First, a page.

As human beings, we act in our own self-interest or according to what we think the best course of action is for ourselves and others. This should be self-evident. For White people who are Conservative politically, it might benefit them to have lower taxes, less social programs, and an America where it is easier for them to get ahead. In voting for those who promote those things, one does not have to be racist. One only has to see life from their own point of view, which is something that we all do naturally. It takes supernatural help to consistently see life from the other's point of view. For Black people who are Liberal politically, they might think that it benefits them or their race in America to have higher taxes on the wealthy, more social programs, and an America where it is easier for them to get ahead because of past inequalities and injustices. Or, perhaps they just see the policies of the Democratic Party as what is best for the country. It does not mean that either side is racist.
At the end of the day, both the Republican and Democratic parties are acting in THEIR self-interest as well so that they can grasp and maintain power. They are not really acting in the interests of the people or the long-term good of the nation. Recent events should bear that out. Republicans are accused of acting on behalf of the rich and the Democrats and the pundit class lined up behind them make much hay over the idea that Republicans are for the wealthy class. But, radical historian Howard Zinn, a friend of Leftists everywhere, once stated, "The Democrats are part of the upper class that is more willing to make concessions to the lower class in order to maintain their power." These accusations go both ways.
The truth is that we live in a society where a majority of Whites from certain regions of the country vote one way and a majority of Blacks or Hispanics vote another way. It does not mean that they are racists. But, it does mean that a large number of people from each race has been convinced that a certain political party or candidate best benefits them and their vision of the country. We need to ask why that is and how much our racist history plays into current divisions. While we might not be active racists at this point, we do participate in a racialized society as to what we think benefits us and the nation. These differences often manifest racially. For the Christian who is interested in "other-focused" life and ministry, it behooves us to figure out why the racialized division exists, what we are doing to contribute to it, what our hopes and dreams are, and why we tend to stick together according to race, class, and economic status when we express our opinions about what is best for ourselves and our nation. Then, we need to make sure that WE are acting from a "Kingdom of God" perspective and an identity in Christ instead of an identity rooted in class, race, social status, or economics. We need to think about others and not just ourselves. That might not change anyone's vote (I am not saying it should) but it will cause us to interact with people who disagree with us more charitably so that we can be a blessing to them instead of an obstacle.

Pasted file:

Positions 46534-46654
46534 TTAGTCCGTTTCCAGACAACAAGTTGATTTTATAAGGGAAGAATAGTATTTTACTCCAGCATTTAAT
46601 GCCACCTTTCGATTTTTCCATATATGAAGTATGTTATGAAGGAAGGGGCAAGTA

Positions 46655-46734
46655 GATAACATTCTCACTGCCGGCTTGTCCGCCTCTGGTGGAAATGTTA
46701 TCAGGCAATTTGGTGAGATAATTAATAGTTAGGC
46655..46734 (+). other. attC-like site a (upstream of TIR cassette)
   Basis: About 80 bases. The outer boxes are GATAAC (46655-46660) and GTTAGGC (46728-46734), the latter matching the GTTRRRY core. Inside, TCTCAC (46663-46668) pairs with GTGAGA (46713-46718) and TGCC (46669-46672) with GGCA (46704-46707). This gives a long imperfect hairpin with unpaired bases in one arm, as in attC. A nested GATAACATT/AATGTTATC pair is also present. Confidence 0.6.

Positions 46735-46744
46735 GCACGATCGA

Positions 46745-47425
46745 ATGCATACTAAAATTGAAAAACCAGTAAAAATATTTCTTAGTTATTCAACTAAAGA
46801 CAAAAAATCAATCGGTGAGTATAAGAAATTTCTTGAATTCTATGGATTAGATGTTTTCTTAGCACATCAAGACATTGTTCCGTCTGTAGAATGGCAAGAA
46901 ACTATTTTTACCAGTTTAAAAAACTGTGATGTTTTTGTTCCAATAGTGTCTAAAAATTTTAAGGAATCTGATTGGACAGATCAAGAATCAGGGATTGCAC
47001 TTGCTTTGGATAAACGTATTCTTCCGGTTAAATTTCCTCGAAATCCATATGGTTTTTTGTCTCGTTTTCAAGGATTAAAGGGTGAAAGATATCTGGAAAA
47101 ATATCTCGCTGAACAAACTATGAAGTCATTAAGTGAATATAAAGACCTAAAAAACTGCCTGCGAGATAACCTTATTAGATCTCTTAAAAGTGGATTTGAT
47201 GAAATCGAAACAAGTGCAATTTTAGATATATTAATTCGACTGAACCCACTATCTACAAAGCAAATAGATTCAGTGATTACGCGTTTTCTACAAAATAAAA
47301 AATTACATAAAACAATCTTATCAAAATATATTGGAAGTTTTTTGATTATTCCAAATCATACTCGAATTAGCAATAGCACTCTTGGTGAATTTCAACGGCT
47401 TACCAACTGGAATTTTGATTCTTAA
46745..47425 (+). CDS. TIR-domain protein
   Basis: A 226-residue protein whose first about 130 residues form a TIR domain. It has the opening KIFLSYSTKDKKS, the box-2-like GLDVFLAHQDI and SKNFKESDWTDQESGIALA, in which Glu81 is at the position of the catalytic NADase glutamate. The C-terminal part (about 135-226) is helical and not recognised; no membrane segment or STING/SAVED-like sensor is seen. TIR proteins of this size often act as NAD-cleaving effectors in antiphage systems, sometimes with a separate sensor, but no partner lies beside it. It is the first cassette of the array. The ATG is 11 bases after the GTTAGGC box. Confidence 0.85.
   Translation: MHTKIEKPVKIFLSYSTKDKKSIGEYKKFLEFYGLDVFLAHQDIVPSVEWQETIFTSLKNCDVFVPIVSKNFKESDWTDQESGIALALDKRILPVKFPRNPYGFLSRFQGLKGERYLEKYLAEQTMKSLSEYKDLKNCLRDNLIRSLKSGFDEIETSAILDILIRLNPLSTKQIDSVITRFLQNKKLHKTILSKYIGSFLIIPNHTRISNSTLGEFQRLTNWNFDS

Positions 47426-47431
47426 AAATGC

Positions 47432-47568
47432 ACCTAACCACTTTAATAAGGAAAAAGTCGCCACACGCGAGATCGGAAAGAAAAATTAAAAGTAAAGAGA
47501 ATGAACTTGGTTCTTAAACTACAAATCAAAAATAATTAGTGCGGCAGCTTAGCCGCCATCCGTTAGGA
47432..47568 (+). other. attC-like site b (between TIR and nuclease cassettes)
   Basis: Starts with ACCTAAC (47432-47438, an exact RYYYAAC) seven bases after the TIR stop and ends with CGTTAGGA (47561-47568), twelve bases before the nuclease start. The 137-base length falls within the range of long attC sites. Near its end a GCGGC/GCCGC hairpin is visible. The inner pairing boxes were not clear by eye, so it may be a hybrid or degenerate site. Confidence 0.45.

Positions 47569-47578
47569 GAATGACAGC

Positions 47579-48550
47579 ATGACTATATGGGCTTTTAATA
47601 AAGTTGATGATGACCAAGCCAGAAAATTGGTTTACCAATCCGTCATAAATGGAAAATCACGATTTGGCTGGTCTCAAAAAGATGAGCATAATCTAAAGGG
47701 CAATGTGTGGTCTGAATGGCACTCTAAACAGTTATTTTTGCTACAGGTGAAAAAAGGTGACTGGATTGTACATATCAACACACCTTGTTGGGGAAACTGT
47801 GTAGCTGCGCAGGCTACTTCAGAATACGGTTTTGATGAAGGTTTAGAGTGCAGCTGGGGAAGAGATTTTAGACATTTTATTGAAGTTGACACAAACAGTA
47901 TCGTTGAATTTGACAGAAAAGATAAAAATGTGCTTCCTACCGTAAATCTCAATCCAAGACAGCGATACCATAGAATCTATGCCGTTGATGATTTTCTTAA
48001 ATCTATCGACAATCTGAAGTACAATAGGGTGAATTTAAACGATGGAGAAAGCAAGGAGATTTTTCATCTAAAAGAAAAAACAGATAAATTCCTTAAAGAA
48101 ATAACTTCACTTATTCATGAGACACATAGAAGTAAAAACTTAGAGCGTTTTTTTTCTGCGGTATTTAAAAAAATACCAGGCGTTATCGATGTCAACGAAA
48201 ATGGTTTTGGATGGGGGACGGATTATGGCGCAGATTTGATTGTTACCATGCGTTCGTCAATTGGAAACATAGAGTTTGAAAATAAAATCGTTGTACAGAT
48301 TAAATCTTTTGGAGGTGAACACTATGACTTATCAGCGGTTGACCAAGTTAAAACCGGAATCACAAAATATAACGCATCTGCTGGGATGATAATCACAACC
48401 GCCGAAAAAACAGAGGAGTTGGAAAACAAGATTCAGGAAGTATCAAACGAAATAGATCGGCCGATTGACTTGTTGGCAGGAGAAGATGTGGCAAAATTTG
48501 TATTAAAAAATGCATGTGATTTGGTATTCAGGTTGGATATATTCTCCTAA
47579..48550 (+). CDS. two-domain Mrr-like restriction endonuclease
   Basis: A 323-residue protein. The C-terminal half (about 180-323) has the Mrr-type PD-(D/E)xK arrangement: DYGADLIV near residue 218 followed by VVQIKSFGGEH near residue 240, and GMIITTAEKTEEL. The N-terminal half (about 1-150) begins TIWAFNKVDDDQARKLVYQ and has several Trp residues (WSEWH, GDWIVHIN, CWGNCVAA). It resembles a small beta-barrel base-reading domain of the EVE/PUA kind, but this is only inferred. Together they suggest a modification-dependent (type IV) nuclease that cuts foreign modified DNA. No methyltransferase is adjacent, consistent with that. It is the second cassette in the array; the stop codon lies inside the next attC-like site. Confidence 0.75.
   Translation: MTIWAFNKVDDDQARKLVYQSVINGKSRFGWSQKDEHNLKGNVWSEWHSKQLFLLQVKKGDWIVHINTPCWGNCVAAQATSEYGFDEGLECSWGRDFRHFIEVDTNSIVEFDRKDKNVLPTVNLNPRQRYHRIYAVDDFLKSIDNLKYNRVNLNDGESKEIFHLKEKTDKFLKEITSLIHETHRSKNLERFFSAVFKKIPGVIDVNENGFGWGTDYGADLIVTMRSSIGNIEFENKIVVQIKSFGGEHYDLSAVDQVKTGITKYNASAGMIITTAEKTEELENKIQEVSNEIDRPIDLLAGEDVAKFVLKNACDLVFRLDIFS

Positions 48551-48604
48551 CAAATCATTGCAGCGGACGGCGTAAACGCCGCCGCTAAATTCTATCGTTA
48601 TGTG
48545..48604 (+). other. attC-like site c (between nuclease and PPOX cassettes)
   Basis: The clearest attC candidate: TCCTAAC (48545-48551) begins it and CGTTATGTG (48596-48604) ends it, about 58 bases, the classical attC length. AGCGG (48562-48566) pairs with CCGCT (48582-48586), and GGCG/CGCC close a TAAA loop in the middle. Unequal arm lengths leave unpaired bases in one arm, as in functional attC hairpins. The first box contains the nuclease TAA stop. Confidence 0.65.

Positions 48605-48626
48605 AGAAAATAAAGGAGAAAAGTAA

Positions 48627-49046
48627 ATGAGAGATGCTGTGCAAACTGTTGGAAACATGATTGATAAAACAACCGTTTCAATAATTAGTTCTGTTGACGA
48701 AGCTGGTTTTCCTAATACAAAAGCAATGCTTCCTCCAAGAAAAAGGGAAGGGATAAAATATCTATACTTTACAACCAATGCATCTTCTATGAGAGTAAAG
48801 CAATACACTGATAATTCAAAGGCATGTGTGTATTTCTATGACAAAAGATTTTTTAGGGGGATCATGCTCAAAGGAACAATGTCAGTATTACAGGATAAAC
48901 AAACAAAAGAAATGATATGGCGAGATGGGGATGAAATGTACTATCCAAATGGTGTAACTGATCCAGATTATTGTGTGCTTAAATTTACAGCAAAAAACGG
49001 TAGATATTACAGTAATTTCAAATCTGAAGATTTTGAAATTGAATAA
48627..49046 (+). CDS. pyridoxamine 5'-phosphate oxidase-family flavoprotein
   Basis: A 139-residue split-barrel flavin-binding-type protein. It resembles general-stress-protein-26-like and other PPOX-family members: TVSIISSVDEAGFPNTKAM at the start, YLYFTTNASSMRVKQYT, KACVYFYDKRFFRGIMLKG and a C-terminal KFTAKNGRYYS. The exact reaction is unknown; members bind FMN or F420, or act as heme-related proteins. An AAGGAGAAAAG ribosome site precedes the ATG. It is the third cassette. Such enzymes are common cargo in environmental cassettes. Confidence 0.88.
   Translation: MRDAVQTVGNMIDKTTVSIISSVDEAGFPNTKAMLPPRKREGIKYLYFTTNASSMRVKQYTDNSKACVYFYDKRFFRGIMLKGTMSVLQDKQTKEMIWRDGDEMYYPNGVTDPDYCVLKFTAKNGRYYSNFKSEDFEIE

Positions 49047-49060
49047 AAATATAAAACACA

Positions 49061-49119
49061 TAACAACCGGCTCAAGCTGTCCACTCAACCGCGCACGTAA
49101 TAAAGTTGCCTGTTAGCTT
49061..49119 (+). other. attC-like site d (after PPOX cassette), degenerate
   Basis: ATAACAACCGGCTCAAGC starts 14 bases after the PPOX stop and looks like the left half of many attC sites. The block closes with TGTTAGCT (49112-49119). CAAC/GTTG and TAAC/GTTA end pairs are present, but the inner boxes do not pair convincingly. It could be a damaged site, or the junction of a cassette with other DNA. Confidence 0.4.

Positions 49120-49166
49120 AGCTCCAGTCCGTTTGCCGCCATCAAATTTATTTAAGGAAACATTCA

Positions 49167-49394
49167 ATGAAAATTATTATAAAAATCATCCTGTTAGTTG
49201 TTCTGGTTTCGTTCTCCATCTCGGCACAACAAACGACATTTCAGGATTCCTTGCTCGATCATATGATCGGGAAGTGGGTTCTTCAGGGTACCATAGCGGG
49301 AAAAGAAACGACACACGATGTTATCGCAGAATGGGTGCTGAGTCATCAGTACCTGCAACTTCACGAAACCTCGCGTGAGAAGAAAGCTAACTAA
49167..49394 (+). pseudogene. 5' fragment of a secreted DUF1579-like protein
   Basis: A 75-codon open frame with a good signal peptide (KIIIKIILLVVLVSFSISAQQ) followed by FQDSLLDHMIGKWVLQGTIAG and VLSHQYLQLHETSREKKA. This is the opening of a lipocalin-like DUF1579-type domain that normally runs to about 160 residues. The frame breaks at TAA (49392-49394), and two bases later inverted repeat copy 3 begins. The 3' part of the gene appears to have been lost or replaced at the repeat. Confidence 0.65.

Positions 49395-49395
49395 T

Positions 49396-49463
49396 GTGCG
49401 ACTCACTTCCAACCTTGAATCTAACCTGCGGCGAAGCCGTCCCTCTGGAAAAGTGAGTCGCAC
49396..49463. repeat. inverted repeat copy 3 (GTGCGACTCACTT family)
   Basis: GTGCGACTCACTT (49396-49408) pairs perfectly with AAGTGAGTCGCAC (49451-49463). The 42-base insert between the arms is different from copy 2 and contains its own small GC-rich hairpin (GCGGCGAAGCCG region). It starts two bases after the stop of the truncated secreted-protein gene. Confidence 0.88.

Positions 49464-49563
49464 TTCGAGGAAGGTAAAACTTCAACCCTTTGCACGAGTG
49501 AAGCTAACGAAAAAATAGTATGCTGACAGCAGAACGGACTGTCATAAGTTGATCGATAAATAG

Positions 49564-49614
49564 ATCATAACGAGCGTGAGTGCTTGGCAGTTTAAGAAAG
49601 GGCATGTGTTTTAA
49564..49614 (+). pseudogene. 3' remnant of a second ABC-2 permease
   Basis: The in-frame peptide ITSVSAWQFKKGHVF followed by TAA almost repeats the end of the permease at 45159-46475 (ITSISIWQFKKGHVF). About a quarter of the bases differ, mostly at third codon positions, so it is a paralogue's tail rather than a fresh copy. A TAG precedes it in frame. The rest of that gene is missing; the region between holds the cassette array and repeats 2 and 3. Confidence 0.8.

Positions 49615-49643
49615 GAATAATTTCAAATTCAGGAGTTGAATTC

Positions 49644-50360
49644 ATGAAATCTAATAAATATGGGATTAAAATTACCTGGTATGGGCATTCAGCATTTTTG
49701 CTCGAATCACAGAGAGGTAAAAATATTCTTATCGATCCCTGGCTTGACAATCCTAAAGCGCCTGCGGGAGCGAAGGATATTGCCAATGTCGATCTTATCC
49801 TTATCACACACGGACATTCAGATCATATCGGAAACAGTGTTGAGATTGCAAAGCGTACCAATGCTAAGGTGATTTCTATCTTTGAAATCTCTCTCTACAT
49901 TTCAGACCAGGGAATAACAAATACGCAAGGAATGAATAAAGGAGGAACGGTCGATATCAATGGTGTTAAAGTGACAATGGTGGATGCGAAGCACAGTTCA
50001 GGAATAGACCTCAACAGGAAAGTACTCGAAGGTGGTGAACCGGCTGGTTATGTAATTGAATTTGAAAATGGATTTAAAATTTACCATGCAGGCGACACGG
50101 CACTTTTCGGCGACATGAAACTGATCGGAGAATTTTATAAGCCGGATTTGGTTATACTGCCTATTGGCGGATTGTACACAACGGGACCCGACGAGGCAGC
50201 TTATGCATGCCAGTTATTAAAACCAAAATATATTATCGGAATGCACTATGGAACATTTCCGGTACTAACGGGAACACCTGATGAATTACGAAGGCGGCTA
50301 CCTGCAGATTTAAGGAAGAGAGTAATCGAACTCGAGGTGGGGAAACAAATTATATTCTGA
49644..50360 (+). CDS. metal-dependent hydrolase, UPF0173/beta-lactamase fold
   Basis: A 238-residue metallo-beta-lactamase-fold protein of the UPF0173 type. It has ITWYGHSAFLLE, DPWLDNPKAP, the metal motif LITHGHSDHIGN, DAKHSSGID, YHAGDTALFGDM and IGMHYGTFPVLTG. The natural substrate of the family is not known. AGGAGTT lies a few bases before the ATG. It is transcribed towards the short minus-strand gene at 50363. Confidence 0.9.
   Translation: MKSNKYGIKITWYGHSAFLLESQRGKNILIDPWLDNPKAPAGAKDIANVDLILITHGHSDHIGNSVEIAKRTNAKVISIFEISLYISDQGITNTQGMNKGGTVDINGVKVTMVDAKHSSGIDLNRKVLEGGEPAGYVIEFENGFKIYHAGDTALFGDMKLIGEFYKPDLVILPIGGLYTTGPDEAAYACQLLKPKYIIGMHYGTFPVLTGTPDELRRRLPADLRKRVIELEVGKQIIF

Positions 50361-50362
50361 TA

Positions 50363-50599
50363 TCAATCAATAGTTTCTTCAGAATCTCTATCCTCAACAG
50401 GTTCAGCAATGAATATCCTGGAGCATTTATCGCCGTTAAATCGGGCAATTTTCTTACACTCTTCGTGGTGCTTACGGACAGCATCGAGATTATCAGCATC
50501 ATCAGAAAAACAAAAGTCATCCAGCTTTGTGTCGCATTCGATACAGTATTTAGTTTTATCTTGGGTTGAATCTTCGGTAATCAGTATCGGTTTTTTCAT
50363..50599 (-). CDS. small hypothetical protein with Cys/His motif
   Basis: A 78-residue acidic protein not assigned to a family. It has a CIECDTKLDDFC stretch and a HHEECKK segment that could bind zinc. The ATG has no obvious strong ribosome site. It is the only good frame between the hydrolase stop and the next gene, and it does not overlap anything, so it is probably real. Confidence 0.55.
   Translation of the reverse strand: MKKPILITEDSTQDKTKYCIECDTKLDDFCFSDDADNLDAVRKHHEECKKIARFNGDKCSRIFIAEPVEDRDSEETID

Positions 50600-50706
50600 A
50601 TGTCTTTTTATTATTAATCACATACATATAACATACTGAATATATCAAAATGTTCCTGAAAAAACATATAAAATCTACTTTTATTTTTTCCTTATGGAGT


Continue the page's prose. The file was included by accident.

Until we move past the verbal flamethrowing and accusations and begin to explore what really benefits our nation as a whole even if it hurts my own personal position, we are going to keep alienating each other, even if we don't intend to. Christians, out of all people, should lead the way in this because we are a people who should understand the difference between acting in our self-interest and acting in the interest of others. There might be really good reasons to vote for the candidate of your choosing, but if we look around and notice that the people who look like me are voting for one candidate and the people who don't look like me are voting for the other guy, then perhaps I need to think through some of the things that I care most about and ask how those positions are influenced by my race or social position instead of God's perspective.
We should flatly reject calling people racists just because of who they vote for. But, we should also think through what we are promoting and what we are rejecting and then think about how we can live to benefit others and bring reconciliation instead of just thinking about how to improve our own situation. More dialogue and personal sacrifice and less division, please.